Father and son developers Brad and Harold Thurman are facing a $6 million lawsuit from the Tribeca Mews condominium board for allegedly failing to obtain a permanent certificate of occupancy at the project because of a slew of construction defects.
Tribeca Space Managers, the board at the 87-unit building at 25 Murray Street, claims that the condos are riddled with problems, from leaks in the roof and electrical room to the lack of a fire alarm system that complies with building codes, according to the lawsuit filed Sept. 23 in New York State Supreme Court.
Although the first closings took place in 2009, the Thurmans have failed to get the Department of Buildings to sign off on the occupancy certificate, and a temporary certificate was set to expire two years after the first closing, according to the suit.
The board has also accused the developers of inking a sweetheart deal for seven of the final ten units, including three penthouses. The sponsor sold the units to an alleged affiliate, called 25 MyRentCo, in 2011 for zero dollars, according to court and city Department of Finance records.
The three remaining sponsor-owned units were then sold to outside buyers, with at least some of the proceeds distributed to the developers, the suit claims.
The Thurmans were not immediately available for comment.
Tribeca Mews buyers have complained in the past about problems at the development, including to former New York Attorney General Andrew Cuomo, who in 2008 ordered the developers to offer to rescind buyers’ contracts, as The Real Deal previously reported.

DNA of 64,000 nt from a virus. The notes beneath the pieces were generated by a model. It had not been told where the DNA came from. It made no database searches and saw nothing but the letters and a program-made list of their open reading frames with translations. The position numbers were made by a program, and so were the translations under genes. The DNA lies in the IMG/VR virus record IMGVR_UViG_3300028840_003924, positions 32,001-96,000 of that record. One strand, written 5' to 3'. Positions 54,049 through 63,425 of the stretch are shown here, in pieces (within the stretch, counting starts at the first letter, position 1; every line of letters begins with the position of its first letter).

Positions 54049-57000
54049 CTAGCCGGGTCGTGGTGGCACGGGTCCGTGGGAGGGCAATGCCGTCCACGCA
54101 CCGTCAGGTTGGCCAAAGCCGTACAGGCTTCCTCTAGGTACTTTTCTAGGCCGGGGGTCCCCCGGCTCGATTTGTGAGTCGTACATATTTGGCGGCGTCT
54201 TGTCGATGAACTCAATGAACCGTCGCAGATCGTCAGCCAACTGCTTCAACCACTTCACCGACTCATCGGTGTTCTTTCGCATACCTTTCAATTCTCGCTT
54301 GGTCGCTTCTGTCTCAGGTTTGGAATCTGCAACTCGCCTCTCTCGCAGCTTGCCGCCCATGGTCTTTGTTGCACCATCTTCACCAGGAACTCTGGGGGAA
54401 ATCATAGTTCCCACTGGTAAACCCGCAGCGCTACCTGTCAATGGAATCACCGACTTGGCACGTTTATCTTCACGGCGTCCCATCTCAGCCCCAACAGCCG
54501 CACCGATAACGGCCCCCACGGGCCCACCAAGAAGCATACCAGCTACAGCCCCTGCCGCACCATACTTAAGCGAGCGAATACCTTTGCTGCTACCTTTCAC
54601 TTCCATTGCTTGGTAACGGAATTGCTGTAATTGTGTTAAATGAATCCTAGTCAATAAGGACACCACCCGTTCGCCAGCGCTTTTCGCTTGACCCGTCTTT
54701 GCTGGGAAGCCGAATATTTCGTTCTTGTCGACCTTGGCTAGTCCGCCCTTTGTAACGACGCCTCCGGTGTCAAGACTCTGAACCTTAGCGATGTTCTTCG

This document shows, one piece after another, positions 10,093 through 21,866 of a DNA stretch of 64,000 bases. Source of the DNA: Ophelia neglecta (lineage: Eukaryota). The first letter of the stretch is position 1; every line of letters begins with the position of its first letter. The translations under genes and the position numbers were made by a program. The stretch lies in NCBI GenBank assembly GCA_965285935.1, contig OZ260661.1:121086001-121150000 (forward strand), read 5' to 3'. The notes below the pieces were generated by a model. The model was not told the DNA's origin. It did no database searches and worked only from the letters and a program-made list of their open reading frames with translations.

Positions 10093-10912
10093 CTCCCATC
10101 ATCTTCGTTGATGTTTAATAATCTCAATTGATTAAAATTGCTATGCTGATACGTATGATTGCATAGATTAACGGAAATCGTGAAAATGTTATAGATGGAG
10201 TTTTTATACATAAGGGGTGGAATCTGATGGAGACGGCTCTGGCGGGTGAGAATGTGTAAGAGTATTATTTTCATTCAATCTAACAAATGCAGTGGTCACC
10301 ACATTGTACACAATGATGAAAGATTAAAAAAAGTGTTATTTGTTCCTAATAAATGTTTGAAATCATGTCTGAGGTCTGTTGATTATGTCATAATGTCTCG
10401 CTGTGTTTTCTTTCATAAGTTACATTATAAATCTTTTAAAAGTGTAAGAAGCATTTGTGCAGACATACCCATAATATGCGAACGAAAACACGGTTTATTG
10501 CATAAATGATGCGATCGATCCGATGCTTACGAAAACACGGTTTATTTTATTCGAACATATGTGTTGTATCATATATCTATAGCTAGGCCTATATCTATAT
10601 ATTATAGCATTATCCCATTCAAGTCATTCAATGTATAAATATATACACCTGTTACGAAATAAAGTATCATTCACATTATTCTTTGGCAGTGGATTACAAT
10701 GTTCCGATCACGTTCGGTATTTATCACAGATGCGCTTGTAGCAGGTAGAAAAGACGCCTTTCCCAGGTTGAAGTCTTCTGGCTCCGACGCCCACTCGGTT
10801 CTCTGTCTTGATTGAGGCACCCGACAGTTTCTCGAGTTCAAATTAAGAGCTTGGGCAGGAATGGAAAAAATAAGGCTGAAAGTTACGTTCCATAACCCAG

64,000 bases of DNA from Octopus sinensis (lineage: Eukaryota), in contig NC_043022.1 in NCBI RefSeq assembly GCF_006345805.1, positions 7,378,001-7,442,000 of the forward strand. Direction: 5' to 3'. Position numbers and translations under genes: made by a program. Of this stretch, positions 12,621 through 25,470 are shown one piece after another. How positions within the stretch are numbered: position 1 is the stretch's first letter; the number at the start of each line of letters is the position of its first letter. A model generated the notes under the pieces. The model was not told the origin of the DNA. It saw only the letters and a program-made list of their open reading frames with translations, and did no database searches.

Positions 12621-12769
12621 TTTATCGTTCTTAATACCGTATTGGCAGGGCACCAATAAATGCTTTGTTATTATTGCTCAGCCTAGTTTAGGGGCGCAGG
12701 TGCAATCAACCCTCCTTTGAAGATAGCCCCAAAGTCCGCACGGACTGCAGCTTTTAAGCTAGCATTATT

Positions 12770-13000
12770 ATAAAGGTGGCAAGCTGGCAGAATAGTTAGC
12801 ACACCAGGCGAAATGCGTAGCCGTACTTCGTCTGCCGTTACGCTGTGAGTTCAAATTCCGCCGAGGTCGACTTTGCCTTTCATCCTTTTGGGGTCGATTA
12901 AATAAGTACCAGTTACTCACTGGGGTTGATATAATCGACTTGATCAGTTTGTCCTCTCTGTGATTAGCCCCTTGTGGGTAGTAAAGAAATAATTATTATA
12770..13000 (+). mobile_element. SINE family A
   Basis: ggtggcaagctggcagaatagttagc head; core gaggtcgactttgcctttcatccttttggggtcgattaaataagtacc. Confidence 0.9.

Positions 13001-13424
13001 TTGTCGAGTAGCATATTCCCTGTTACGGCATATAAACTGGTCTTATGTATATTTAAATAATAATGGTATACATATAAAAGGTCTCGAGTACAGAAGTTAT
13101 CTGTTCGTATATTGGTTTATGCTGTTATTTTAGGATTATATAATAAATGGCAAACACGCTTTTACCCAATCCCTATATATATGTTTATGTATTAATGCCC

A spokesperson for current AG Eric Schneiderman said the office did not immediately have access to records dating back that far.
In a 2008 lawsuit, three buyers — including Lisa Silverstein, a senior vice president at Silverstein Properties and the daughter of World Trade Center developer Larry Silverstein — claimed the Thurmans had purposely delayed closings in order to break contracts and resell the units at higher prices. At the time, lawyers for the developers denied the claims to The Real Deal.
In the latest suit, the condo board alleged the defendants committed breach of contract and fraudulent conveyance, and accused Brad Thurman of breach of fiduciary duty.
Along with the $6 million in damages, the board is seeking a court order compelling the developers to fix the defects, install the fire alarms, secure a permanent certificate of occupancy and name a receiver for the seven units.
James Schwartz, attorney for the board, said there was no court hearing date set for the injunction request, but otherwise declined to comment. Department of Buildings officials were checking on the status of the certificate of occupancy, and were not immediately available.
The Tribeca Mews litigation echoes an August suit filed by the condo board of 96 Rockwell Place in Fort Greene. The board claimed that developer Joshua Landau completed the 37-unit condo conversion in 2009, but has failed to get a permanent certificate of occupancy. The temporary certificate expired in July.
Landau, in a Sept. 13 sworn affidavit, claimed that the certificates could not be renewed because the board had illegal work done on the building’s plumbing systems. He said that he had since obtained a temporary certificate that is valid through Oct. 6. The parties have agreed to extend the time for Landau to file an answer to the complaint until Oct. 4.